An HP16C Calculator (or two) (or three)
Hewlett-Packard has built some of the greatest calculators in the world. And with all due respect to Texas Instruments, I vastly prefer the Reverse Polish Notation of HP calculators.
Unfortunately, they don't keep building some the greatest calculators in the world. My absolute favorite, the HP16C Programmer's Calculator, was discontinued many years ago. So one day, in a fit of frustration, I wrote a simulator for it. I have the illusion that I have done a truly accurate simulation of this wonderful device, but only time will tell.
There are three versions available. Only one is supported.
Some years ago, I took my old 16-bit code for this simulator, which wasn't quite an honest simulation because it limited the word size to 32 bits, and brought it up to date for Win32, where I can emulate the 64-bit arithmetic of the HP calculator itself.
You can download the executable and my somewhat abbreviated manual. Someday when I'm feeling strong I may publish the source, but I don't think it is yet ready for release.
I became frustrated with the AppForge people (see the next section); their "upgrade" prices became far too expensive for me to keep up with, given my only platform was my own Palm pilot. So I wrote a version in C#, with the hope that someday, if I ever get a PocketPC, I'll be able to put it on my pocket PC. It fixes a number of known problems with the MFC version, which at the moment I am declaring legacy code and which will not be maintained.
I plan to make the full source available on this Web site in the near future. It implements everything in the HP16C except DBLR, DBL÷, and DBL×. If you have an LCD font, you can replace the Arial font which is used for the display with a font of your choice. You can save programs, and all save files are in XML format.
There are several packages available (or will be). I consider this the definitive version, so it is the only one that will be receiving maintenance in the future.
|C# Executable and all help files. You must have the .Net framework installed for it to run. (Alpha release...no warranties. Please report bugs to email@example.com)|
|A .msi file that includes the C# executable, the help files. This creates the mapping of .hp16 files to the calculator app|
|The complete C# source.|
|Link to the Microsoft download pages for the .Net framework. Choose one of the ".Net Redistributable" downloads.|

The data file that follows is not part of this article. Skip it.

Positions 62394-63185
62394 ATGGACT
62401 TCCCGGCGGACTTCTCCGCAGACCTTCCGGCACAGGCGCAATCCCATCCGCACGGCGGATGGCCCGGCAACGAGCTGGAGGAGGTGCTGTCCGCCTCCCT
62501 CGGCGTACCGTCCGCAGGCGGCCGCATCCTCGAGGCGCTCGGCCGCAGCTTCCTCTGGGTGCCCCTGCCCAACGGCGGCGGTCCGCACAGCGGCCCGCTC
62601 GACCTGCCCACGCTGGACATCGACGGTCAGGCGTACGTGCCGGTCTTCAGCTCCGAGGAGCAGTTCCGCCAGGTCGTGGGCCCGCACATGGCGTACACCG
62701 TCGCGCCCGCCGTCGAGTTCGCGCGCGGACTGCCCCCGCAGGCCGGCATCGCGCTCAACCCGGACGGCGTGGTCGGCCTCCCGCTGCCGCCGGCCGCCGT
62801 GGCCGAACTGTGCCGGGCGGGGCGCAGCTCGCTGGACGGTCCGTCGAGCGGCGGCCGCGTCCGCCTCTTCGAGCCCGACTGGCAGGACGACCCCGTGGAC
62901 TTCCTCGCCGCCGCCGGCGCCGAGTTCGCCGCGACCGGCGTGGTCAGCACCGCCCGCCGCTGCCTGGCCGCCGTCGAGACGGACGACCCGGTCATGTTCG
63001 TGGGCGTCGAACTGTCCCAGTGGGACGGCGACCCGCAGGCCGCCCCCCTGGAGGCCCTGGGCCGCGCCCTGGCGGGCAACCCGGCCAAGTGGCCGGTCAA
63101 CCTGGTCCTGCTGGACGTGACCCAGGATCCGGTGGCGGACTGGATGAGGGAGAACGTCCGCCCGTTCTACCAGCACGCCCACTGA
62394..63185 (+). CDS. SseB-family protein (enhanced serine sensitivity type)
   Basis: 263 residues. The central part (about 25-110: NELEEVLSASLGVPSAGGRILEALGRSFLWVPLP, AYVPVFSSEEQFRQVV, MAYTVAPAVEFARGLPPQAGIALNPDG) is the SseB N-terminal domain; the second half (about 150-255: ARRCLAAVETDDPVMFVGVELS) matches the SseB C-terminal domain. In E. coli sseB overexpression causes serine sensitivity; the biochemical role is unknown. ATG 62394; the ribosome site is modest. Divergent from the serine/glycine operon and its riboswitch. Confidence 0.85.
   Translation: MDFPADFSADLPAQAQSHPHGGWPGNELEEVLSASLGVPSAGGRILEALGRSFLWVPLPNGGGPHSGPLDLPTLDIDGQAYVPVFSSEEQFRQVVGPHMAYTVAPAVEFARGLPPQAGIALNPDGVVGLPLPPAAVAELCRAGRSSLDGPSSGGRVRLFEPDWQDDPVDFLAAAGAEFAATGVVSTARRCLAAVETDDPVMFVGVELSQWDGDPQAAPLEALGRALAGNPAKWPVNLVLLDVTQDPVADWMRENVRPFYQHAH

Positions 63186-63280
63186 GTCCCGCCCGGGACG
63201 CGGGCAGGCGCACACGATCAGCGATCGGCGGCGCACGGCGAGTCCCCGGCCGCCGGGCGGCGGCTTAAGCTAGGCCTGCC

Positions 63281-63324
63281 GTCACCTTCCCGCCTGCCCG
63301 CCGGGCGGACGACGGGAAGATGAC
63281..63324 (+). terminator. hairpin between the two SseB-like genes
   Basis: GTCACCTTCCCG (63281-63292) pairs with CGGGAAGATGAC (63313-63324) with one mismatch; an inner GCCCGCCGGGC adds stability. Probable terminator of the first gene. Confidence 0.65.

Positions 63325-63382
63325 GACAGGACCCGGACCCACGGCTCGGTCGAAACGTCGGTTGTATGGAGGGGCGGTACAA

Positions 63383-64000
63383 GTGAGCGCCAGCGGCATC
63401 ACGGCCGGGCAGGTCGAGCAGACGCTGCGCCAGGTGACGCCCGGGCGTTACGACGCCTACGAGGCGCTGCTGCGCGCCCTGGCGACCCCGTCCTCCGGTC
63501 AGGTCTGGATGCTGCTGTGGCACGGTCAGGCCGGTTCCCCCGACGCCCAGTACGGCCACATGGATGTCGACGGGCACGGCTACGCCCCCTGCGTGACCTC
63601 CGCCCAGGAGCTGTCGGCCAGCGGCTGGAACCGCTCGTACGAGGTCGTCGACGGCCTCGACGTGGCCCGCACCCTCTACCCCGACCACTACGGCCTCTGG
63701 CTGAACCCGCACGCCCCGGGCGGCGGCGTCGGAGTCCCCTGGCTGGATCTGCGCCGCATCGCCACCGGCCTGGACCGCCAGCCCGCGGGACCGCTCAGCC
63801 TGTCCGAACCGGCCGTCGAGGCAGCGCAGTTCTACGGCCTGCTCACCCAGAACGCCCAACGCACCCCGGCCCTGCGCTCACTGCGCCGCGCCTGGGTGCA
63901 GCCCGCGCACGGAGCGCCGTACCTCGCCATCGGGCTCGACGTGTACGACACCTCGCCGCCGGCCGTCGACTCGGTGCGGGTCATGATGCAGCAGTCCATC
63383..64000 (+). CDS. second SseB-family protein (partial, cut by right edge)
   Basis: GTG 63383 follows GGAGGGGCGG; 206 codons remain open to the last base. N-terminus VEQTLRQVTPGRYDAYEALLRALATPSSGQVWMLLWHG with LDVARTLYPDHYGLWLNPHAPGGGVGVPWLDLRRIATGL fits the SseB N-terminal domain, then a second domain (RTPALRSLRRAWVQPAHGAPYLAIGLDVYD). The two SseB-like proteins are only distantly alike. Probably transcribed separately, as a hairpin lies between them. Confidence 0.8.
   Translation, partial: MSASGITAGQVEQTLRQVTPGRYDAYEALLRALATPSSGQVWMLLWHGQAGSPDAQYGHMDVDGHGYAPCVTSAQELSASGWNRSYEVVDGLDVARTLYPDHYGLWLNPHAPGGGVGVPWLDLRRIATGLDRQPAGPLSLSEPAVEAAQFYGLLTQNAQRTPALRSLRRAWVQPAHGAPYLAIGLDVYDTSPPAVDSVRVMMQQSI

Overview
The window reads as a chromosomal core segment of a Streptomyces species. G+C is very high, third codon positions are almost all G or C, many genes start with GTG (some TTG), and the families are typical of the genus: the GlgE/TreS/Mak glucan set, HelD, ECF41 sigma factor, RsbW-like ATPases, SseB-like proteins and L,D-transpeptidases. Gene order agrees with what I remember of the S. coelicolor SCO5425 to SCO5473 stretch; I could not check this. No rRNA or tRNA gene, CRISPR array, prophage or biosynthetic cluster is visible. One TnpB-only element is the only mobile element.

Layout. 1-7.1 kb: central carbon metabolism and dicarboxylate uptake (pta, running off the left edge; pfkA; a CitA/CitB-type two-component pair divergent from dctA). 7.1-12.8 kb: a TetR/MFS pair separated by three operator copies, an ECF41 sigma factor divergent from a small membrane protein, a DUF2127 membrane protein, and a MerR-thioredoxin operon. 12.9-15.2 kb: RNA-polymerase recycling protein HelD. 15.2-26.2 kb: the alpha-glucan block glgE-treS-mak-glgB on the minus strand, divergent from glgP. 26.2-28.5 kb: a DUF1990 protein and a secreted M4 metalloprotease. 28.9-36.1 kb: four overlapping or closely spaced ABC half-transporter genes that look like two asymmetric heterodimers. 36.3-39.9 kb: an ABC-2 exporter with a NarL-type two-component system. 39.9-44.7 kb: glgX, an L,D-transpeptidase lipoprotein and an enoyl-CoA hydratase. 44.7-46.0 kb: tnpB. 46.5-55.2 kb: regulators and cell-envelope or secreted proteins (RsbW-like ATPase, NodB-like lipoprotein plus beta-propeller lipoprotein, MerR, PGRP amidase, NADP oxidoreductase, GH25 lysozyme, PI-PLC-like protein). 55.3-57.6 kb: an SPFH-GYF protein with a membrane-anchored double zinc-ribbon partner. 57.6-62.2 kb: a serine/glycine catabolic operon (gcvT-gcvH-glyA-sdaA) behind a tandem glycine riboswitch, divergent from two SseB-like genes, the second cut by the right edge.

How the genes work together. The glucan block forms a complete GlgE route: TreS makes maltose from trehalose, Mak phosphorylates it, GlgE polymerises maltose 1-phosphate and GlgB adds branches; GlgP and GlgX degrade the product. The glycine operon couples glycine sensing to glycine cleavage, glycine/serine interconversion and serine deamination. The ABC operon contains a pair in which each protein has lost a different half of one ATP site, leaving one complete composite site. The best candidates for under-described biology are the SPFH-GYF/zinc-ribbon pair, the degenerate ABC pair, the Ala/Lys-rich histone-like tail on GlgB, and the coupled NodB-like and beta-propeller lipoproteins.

(Note: because of the high cost of updating to AppForge, I have abandoned this version of the HP16C calculator. If you have AppForge, this source may be useful. Or you may choose to try to convert it to regular VB)
In addition, I have a version of the calculator for the Palm Pilot. This is a much smaller subset of the full HP16C. For example, the Palm version is not programmable. This project is still "under construction" and may evolve as I find and fix other problems. Because of the screen size and resolution of the Palm Pilot, I don't show all the functions; instead, I change the captions on the buttons for the various modes. Three screen shots are shown below. While a bit less convenient than having everything visible, I was limited by the screen size to this solution. I also had to rearrange the buttons a bit to fit them all on the screen because it is impossible to fit ten columns of keys across a Palm Pilot screen.
|Decimal display, normal||Decimal display, gold-shift||Hex display, blue-shift|
Since it was written in Visual Basic, there are some anomalies, and the VB I used is lacking some features scheduled for future releases, so I don't have all the functionality in that I would like to have. Also, I chose to omit all programmability functions, which I rarely use, and simply increased the complexity of my Windows implementation. Limitations therefore include:
I could invest a whole lot more effort and fix some of these, and some future releases of the AppForge VB system should solve others, so I'm currently willing to live with these restrictions. No, it isn't perfect, but it's what I've got this week. And it is useful enough that it seemed worth putting up.
A summary of the functions is illustrated in the table below. The operations shown in gray and with a strikeout are not implemented. Those functions shown in gold, white, or blue are implemented, subject to the arithmetic restrictions imposed by the Visual Basic system.
The Visual Basic I use is the AppForge system which integrates into Microsoft's Visual Basic/Visual Studio environment. If you are interested in this, check out www.appforge.com. I really did this as a learning exercise because I'm developing some other Palm applications which integrate with PC applications.
|Download the complete VB project, including the VB source and the .prc executable file for the Palm. (Note that while you can build and run this on Windows as a VB executable, you need the AppForge product to create a Palm application).|
|Download only the .prc executable for the Palm. If you have your Palm Desktop properly installed, double-clicking the .prc file will put it into the download area, and the next HotSync will load it to your Palm Pilot.|
The views expressed in these essays are those of the author, and in no way represent, nor are they endorsed by, Microsoft. And in the case of this page, they do not represent, nor do I have any official affiliation with, Hewlett-Packard or AppForge.